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“I’ve written everywhere about Vermont, but not the Vineyard, because this was my parents’ home and it was their territory.
But his passion for the written word stemmed from more than just a love of the outdoors.
From the age of six he was afflicted by a debilitating stutter, a condition that remains with him to some extent to this day.
Gazing through the window at quaint North Summer Street, he added, “It’s not wild here.” Which is not to say he doesn’t enjoy his down-Island address.
“I’m a block from the movie house,” he was careful to point out. I go to the Anchors [senior center] four times a week.
“I stuttered enormously badly, it’s hard to conceive,” he explained. That’s the way it is with stutterers: they don’t stutter at two.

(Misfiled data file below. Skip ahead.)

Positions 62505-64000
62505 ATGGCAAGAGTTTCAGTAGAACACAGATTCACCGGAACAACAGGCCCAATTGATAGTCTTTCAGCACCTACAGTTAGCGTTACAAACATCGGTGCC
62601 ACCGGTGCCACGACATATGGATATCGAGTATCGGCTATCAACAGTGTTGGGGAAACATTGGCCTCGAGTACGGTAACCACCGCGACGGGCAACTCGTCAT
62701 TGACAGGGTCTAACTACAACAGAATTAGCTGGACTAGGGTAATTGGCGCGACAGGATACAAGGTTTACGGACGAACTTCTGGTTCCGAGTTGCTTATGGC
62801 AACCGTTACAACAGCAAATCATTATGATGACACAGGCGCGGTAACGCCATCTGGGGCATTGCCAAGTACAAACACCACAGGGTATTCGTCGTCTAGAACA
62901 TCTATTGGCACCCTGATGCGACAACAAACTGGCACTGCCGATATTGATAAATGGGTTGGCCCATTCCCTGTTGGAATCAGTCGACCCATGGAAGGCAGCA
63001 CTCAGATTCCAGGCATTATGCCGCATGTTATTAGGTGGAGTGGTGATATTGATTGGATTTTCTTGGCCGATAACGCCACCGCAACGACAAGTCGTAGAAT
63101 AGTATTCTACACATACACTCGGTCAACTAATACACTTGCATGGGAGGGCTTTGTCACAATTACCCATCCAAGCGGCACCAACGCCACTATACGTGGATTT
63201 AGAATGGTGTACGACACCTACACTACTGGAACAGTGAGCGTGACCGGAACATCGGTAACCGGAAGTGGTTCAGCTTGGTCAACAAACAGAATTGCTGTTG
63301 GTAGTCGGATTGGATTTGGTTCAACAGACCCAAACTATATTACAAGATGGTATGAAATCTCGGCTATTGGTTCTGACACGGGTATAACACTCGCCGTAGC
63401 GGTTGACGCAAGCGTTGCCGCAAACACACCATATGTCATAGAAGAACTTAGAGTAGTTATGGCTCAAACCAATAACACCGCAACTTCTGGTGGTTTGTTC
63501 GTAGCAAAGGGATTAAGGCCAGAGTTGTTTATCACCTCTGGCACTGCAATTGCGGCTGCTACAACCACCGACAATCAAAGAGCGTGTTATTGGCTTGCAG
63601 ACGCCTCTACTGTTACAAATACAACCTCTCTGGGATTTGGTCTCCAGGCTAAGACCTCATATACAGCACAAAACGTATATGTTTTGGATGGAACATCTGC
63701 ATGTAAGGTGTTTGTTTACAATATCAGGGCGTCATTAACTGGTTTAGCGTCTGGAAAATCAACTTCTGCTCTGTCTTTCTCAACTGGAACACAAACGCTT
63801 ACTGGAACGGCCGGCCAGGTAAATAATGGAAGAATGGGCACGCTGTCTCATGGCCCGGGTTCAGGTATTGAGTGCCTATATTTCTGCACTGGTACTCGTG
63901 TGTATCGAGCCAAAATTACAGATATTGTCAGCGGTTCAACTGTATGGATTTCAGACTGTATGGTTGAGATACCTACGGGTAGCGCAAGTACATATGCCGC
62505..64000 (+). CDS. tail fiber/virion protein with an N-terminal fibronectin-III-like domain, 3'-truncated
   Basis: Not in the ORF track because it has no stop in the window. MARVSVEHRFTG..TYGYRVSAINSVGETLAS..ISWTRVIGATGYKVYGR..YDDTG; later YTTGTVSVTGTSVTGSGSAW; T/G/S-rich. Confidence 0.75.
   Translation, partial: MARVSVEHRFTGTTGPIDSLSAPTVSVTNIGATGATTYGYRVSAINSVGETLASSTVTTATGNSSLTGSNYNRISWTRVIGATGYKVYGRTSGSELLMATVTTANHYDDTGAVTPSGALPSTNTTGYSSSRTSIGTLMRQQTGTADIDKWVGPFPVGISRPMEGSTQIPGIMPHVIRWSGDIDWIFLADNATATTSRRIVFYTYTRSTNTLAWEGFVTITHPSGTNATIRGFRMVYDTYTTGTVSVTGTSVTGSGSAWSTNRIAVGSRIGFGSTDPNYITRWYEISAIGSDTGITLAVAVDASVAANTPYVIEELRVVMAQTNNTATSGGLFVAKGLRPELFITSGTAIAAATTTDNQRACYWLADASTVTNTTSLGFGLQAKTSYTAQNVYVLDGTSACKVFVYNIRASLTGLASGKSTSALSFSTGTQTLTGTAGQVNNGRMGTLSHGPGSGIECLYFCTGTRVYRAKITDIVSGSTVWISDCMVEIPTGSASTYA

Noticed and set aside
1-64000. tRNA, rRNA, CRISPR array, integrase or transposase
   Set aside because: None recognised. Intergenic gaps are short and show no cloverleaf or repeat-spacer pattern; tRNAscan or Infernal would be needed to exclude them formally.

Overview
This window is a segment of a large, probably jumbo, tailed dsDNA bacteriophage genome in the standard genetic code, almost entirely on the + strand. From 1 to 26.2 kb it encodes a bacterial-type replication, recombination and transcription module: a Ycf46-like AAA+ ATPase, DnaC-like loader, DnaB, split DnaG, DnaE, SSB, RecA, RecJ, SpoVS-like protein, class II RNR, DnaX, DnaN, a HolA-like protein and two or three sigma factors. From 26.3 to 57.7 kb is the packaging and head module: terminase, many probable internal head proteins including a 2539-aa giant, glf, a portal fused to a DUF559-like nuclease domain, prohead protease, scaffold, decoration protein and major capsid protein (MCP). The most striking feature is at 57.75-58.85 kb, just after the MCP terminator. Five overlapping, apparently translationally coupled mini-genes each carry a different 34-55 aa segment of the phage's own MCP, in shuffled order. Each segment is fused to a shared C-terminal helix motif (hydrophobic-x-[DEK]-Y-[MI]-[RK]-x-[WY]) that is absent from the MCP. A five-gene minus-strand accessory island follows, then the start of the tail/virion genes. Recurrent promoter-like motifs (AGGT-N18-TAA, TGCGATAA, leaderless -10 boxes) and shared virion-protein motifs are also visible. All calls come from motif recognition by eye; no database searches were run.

The way I remember it – although it’s probably not accurate – is that I was sent off to a summer camp and there was another boy there who did stutter and I made fun of him.Above all, though, Hoagland is a gifted storyteller.Over the course of many conversations, on the phone and in person, we discussed topics ranging from the West Village to West Africa, cattle trains to transvestite prostitutes.And when I hear about something at the Federated Church, I go there.All of those are just easy walking distance from my house.” His ambivalence toward the Vineyard probably explains why it is that though he writes well on the Island, he rarely writes of the Island.Born in 1932 in New York City, he moved with his family to New Canaan, Connecticut, after his father, a former Wall Street lawyer, switched jobs. “When you’re a small child it doesn’t have to be the wilderness,” he said.“I think we had a couple of acres, but adjoining was a forty acre estate.When not traveling to Boston or New York City, he lives most of the year hunkered down in Edgartown where he writes every day on one of two typewriters always at the ready in his office.(One was queued up, atop the washing machine, when we met.) He’s more than 58,000 words into his “Vermont novel,” which is based on time he’s spent in the state’s Northeast Kingdom, where he bought a hundred acres for ten thousand dollars in 1969 and where he spends the warmer months.I was required to take golf and tennis lessons when I was young, until I was old enough to refuse them.” For someone who has traveled extensively and written widely about some of the more far-flung corners of the world, a leafy corner of Edgartown may indeed seem an unlikely permanent residence. “I was just talking to my eye doctor yesterday about the handicap of my vision,” he recalled.(In his fifties, Hoagland developed cataracts and a retinal condition that left him nearly blind.